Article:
Hydrogen electron get to close to Flourine atoms????

What happens when hydrogen’s electron gets close to the valence shell of a fluorine atom?

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  • Anonymous
    1 decade ago
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    When hydrogen and fluorine atoms bond, a permanent net dipole forms resulting from hydrogen being covalently bonded to the fluorine as hydrogen bonds form.

    the hydrogen bond is the strongest type of intermolecular force since the hydrogen nucleus is extremely small and positively charged and fluorine is very electronegative so that the electron on the hydrogen atom is strongly attracted to the fluorine. this leaves a highly localised positive charge on the hydrogen atom and highly negative localised charge on the fluorine.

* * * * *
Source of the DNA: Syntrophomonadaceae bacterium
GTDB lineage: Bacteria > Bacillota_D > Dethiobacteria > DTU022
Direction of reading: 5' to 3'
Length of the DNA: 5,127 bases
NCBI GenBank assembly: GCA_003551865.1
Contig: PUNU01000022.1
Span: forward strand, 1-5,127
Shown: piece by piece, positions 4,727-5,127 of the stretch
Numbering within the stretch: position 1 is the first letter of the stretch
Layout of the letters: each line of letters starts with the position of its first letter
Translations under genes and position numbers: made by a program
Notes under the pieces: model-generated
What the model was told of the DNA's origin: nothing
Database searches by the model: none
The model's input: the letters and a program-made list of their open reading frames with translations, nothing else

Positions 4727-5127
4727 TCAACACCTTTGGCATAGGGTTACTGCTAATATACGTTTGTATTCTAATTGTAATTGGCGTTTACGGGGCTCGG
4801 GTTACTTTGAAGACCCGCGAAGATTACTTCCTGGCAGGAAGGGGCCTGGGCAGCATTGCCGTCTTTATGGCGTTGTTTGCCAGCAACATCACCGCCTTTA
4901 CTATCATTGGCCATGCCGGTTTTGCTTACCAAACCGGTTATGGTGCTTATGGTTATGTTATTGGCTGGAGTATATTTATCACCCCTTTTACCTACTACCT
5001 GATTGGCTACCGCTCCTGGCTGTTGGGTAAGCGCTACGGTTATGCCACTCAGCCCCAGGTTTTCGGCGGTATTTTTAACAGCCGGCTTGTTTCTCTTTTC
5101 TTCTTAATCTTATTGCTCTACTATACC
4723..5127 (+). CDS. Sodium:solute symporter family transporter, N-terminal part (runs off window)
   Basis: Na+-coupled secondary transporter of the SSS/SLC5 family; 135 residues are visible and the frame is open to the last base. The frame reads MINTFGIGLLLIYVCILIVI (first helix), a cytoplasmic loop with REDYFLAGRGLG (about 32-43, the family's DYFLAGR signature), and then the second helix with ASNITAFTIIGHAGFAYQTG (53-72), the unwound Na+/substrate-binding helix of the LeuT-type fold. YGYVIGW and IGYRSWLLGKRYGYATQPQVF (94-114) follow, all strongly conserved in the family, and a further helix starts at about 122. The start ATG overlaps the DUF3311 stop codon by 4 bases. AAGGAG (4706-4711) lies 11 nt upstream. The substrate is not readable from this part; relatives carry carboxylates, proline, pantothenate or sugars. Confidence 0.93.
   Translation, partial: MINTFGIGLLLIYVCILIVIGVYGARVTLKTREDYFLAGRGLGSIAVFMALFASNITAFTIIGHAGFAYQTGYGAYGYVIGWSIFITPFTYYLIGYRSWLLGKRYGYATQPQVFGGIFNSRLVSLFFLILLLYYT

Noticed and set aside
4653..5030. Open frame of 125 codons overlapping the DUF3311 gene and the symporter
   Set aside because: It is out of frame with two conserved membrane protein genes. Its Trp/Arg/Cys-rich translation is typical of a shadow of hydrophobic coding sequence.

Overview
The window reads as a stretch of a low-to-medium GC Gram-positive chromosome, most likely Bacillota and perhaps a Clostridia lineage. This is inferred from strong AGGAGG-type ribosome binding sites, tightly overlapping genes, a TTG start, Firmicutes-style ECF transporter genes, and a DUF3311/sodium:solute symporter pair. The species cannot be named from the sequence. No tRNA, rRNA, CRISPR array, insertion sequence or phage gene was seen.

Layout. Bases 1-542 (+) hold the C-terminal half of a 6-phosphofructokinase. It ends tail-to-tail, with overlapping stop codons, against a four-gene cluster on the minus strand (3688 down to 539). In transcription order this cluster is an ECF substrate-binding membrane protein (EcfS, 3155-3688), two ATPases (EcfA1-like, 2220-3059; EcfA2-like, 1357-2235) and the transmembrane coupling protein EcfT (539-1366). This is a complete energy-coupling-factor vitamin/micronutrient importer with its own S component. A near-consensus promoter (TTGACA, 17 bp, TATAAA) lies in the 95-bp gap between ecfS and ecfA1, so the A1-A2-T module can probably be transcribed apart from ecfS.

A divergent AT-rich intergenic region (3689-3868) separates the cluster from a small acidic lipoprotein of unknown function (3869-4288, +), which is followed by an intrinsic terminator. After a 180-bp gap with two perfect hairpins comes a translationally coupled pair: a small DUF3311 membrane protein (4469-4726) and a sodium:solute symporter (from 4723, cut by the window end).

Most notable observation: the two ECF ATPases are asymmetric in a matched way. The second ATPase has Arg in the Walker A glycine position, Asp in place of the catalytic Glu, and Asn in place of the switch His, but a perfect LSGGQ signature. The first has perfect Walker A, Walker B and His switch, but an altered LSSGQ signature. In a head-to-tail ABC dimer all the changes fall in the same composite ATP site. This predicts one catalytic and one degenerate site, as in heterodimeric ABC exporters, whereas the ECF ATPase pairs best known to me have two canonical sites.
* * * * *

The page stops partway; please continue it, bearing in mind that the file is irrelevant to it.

this means the electrostatic attraction between these molecules will be greater than for the polar molecules that do not have hydrogen covalently bonded to either fluorine.

    because the fluorine atom is unstable, as is the hydrogen, because they have not filled up their valence shell, they bond together quickly, and because of their opposing charges, very strongly.

    have a look at some online animations, with will become very clear to you.

    (-) (-) (-) (strong hydrogen bonds)

    (-) F --------------------------------------------- H (+)

    (-) (-)

    it looks a little bit like that, the (-) negative charges on the fluorine attract the positive (+) charge on the hydrogen, forming in hydrogen bonds (----). The fluorine has 7 electrons and the (---) is where both H and F share the electron - look at http://www.ausetute.com.au/intermof.html and http://images.google.com.au/imgres?imgurl=http://u...

    good luck.

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